Here I think that Gawande may be a little biased by his surgical background, and I think he may underappreciate that each specialty within medicine has its own subculture. Coming from a specialty at the more nerdy and less cowboy end of the medical cultural spectrum, I find nothing threatening about the concept of checklists or similar safeguards.
I also think this culture is generational – my experience with younger doctors in training is that they readily, even eagerly, adopt systems that help them avoid mistakes. They never knew a day when medicine was not so horrifically complex and ever changing that physicians could not use some external help to aid their inadequate brains.
Discipline and the Rise of the Machines
Another aspect of medical culture that Gawande touches on is the broader culture of professionalism itself. He argues that most professions are built upon the ethics of selflessness, expertise, and trustworthiness. However, some professions include the additional ethic of discipline – an ethic that is perhaps lacking in medicine.
Discipline in this context means doing the right things in detail every time. People and cultures have varying ability to be rigidly disciplined, but in general humans lack the kind of discipline that would preclude even the occasional lapse. A checklist is an outside imposition of discipline – to shore up a specific human weakness.
Taking this concept one step further, I would add that discipline is something machines do very well. If you give a computer a set of instructions, you can count on it to perform those instructions millions of times without variation.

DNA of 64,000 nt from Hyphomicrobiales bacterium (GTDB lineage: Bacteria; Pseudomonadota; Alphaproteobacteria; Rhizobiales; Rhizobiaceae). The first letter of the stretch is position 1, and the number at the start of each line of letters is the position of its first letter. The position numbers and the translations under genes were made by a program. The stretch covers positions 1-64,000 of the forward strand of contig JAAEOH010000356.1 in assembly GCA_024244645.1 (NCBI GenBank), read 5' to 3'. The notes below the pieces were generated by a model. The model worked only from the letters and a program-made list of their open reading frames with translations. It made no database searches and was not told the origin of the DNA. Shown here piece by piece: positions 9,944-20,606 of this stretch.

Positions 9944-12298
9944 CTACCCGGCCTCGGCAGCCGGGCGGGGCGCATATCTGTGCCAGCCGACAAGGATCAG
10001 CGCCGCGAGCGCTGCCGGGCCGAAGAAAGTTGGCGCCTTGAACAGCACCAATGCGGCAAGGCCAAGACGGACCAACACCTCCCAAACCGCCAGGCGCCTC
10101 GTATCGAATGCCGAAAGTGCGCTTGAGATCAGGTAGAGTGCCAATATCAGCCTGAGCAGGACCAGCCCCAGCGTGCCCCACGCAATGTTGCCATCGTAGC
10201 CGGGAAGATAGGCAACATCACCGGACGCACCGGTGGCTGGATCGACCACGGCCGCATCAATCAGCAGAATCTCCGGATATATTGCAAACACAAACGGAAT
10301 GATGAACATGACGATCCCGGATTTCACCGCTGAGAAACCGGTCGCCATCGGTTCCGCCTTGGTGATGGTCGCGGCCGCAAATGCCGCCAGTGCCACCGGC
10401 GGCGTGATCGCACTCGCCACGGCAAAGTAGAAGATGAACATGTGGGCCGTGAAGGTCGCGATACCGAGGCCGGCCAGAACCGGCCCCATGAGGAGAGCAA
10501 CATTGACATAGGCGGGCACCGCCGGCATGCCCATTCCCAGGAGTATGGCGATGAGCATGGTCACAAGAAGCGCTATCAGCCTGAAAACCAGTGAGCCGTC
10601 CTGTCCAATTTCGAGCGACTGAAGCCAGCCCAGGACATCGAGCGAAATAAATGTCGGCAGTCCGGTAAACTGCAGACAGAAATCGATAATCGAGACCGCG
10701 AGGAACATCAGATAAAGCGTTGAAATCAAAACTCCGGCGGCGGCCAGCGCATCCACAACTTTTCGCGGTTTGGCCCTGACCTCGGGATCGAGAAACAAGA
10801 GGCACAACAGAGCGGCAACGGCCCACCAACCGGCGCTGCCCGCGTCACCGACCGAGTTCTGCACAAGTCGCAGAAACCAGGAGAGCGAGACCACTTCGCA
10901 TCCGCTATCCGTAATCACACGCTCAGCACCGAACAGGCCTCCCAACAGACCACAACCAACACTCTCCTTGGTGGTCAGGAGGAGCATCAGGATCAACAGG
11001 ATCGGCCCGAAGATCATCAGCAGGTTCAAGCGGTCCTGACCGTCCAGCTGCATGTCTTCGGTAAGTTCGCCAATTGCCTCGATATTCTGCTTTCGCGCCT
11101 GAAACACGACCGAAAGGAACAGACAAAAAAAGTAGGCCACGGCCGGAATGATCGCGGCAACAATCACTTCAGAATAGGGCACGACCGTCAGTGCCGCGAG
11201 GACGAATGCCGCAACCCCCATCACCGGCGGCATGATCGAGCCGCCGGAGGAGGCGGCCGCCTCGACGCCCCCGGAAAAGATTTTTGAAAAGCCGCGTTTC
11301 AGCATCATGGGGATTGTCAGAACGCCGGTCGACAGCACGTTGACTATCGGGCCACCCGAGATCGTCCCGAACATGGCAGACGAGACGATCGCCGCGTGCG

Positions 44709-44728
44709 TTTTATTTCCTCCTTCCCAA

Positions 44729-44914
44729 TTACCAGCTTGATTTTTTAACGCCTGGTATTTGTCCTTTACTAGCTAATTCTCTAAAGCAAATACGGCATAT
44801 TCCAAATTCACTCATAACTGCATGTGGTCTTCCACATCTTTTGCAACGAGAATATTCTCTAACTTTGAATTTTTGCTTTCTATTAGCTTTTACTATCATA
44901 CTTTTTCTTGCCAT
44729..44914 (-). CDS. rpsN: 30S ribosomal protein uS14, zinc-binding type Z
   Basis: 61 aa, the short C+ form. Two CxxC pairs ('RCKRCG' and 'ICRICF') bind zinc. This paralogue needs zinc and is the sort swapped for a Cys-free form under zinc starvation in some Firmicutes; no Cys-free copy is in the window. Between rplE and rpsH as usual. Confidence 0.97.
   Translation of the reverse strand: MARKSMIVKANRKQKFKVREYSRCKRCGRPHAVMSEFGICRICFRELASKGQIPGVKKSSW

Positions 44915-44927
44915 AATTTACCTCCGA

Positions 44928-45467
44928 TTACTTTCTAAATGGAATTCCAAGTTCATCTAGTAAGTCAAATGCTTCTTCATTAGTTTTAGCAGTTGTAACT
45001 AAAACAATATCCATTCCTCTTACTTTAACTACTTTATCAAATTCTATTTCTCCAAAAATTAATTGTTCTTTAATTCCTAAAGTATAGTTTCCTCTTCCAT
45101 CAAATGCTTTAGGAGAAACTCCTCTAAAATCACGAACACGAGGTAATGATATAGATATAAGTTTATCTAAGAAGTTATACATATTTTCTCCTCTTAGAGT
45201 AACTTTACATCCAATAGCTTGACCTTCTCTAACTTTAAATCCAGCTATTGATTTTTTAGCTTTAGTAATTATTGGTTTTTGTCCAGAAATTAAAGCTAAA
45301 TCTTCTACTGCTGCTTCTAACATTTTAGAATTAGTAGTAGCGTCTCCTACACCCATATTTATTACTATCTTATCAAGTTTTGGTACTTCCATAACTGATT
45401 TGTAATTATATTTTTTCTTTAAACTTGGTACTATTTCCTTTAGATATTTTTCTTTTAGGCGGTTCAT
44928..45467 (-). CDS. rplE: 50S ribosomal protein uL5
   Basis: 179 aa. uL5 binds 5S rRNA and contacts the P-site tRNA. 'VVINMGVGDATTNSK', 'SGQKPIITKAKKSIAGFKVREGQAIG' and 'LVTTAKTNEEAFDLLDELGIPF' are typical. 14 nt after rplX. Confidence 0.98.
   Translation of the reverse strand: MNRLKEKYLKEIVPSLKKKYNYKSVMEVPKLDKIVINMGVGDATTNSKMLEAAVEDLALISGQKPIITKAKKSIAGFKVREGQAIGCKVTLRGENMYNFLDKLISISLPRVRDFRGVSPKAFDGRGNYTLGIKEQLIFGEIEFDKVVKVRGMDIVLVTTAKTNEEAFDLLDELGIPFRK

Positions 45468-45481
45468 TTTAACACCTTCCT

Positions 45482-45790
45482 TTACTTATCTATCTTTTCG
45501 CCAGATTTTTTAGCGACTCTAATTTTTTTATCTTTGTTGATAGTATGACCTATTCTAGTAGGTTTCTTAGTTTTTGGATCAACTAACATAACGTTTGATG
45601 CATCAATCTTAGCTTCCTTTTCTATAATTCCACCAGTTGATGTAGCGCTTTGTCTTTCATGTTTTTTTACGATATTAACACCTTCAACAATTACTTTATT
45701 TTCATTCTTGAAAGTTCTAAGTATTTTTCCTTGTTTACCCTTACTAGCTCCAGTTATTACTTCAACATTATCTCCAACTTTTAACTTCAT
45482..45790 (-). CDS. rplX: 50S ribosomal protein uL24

I recently discussed elsewhere that there will likely be an increasing role of expert systems in the practice of medicine. This includes things like systems for analyzing radiographic studies and highlighting potential pathology, checking for drug-drug interactions when new prescriptions are written, suggesting possible diagnoses to be considered, and, yes, running through checklists or algorithms of proper evidence-based management. This may be as simple as reminding a physician to consider prescribing cardiovascular prophylaxis to their 60 year old patient with hypertension (something which does not happen as often as it should).
The checklist is therefore just one of many similar interventions that can aid all health care providers in the practice of their profession. And the advent of computers will likely aid in the implementation of checklists, algorithms, reminder systems, and automatic cross-checks – all with the goal of minimizing error and optimizing the practice of medicine.
Science-based medicine has been incredibly successful in extending and improving human life. It is also, in some ways, a victim of its own success. We now have more knowledge than any single expert can hope to know. We have developed advanced medical technology that works wonders, but amplifies the consequences of even minor errors. And we have raised the bar of expectation and professionalism to dizzying heights.
Gawande’s book not only provides us with an additional tool to deal with this growing complexity, but he encourages the entire profession (and other professions) to step back and look at the culture(s) and systems of medicine – to examine and challenge our assumptions, assess our approach to problem solving, and reconfigure ourselves to move forward.
I would like to step back even further and observe that Gawande’s book represents the deepest strength of the medical culture – it is earnestly self reflective. Harriet Hall’s post from yesterday represents another example of this, reflecting on the need to optimize the human element of every patient interaction, in the face of advancing technical demands.
Meanwhile the overarching purpose of science-based medicine is to reflect upon the optimal relationship between science and the practice of medicine.